Lead in Your Lipstick


The Campaign for Safe Cosmetics (who knew?) reports that lipsticks by popular makers ranging from Cover Girl to L’Oreal to Christian Dior all contain lead, the inclusion of which is not regulated by the FDA. So what does this mean for you?

Well, we all know that while the lipstick is supposed to stay on the lips, that’s not always the case – ingesting some is a given. And according to the CSC people, scientific evidence suggests that no level of lead is completely safe.

So what’s the alternative? Our friends at Shefinds.com have done some legwork, suggesting a handful of lead-free options—you’ll notice that almost all have the word “organic” in the name, but, I need to remind you that not all “natural” or organic lipsticks are lead-free (a lipstick by Burt’s Bees is on the “lead” list!). You should know, too, that lead isn’t an actual ingredient (it shows up either as part of a colorant used, or a by-product of processing) and so won’t be listed on any labels.

What can you do? The Campaign for Safer Cosmetics folks are asking that you send a letter to L’Oreal, the culprit with the highest lead levels. Find out more by clicking here.


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  1. Margaret Basham says

    There is more lead in the air you breathe than in a lipstick. It is a VERY minute amount…a natural amount exists in nature. This is nothing to get in a fuss about…it’s just more media hype. Seriously folks, don’t worry about this one. You can contact Estee Lauder Corp. for more information. Check it out.

  2. Cathy says

    Wow! That’s some seriously scary information!  Absorbing 5 LBS! of chemicals in just one year!! Glad to see Revlon is okay (now-former L’oreal user).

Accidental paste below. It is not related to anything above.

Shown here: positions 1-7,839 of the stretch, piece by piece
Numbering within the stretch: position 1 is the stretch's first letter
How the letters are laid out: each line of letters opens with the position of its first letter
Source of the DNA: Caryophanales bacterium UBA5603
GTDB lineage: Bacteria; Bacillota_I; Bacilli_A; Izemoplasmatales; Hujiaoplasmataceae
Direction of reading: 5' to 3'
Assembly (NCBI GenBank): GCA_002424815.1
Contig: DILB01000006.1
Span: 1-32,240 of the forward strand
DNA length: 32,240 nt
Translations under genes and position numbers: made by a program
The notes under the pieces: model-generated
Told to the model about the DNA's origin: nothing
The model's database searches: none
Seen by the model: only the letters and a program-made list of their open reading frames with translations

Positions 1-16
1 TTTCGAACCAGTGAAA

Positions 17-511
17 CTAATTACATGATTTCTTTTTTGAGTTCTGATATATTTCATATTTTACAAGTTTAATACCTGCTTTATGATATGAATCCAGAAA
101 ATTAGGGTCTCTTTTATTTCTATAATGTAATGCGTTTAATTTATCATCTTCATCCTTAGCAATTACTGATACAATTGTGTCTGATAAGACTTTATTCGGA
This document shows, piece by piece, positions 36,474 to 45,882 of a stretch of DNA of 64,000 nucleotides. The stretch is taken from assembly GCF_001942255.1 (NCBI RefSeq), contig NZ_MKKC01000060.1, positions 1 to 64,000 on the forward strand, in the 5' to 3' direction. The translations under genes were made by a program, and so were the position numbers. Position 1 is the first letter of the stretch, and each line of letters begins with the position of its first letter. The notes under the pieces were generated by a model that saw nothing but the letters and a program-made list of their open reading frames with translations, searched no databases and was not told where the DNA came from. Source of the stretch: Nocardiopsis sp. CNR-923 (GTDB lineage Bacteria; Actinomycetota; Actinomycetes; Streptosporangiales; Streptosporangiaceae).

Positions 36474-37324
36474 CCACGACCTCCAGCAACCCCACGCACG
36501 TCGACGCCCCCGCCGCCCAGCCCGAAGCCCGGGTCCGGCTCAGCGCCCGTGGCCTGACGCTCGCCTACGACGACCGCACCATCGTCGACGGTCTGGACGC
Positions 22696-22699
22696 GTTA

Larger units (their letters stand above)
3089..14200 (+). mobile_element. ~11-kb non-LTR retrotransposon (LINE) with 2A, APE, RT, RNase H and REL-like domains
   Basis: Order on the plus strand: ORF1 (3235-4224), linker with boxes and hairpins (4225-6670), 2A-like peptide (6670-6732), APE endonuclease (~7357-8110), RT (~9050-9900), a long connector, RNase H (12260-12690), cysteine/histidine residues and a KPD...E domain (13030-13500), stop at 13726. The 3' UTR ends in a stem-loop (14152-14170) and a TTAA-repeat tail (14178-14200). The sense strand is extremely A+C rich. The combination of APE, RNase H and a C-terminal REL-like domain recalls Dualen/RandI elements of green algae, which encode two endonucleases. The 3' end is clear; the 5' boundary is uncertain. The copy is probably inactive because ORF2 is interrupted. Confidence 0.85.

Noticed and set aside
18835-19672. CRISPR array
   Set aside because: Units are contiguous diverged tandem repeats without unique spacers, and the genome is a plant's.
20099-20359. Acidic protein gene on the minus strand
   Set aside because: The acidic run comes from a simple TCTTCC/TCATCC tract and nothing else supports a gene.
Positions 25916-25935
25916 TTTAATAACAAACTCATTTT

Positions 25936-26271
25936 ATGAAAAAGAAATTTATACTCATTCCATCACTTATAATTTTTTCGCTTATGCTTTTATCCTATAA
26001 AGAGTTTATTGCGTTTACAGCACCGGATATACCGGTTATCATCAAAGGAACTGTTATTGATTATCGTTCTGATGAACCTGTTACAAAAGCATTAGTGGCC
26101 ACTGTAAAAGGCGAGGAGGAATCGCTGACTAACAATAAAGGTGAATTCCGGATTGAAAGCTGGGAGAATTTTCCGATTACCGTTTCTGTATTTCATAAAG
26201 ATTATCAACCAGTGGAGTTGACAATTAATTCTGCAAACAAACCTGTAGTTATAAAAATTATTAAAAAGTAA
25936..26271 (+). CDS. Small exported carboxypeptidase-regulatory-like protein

3. Shannon says

    L’Oreal also continues to test on animals most of us consider pets. Even though very successful competitors such as Revlon and Estee Lauder discontinued the practice long ago as unnecessary for human safety and to meet international regulations. I had a correspondence with their social responsibility manager and she was unapologetic saying it was necessary until they could replicate skin tissue (or a substitute) in the lab. Huh?! More than a little ironic this lead thing…think the evidence has been long standing there too.

  4. MizHalsegan says

    I don’t worry too much about lead in my lipstick. But thanks for this Angela. It is important to know what we put onto as well as into our bodies. Here’s another interesting site, if you have questions or concerns about the content of your makeup or skin products: The Green Guide from National Geographic (surprise!) which has extensive product reports on all kinds of consumer and personal care items http://www.thegreenguide.com/reports/. The site lists its “dirty dozen

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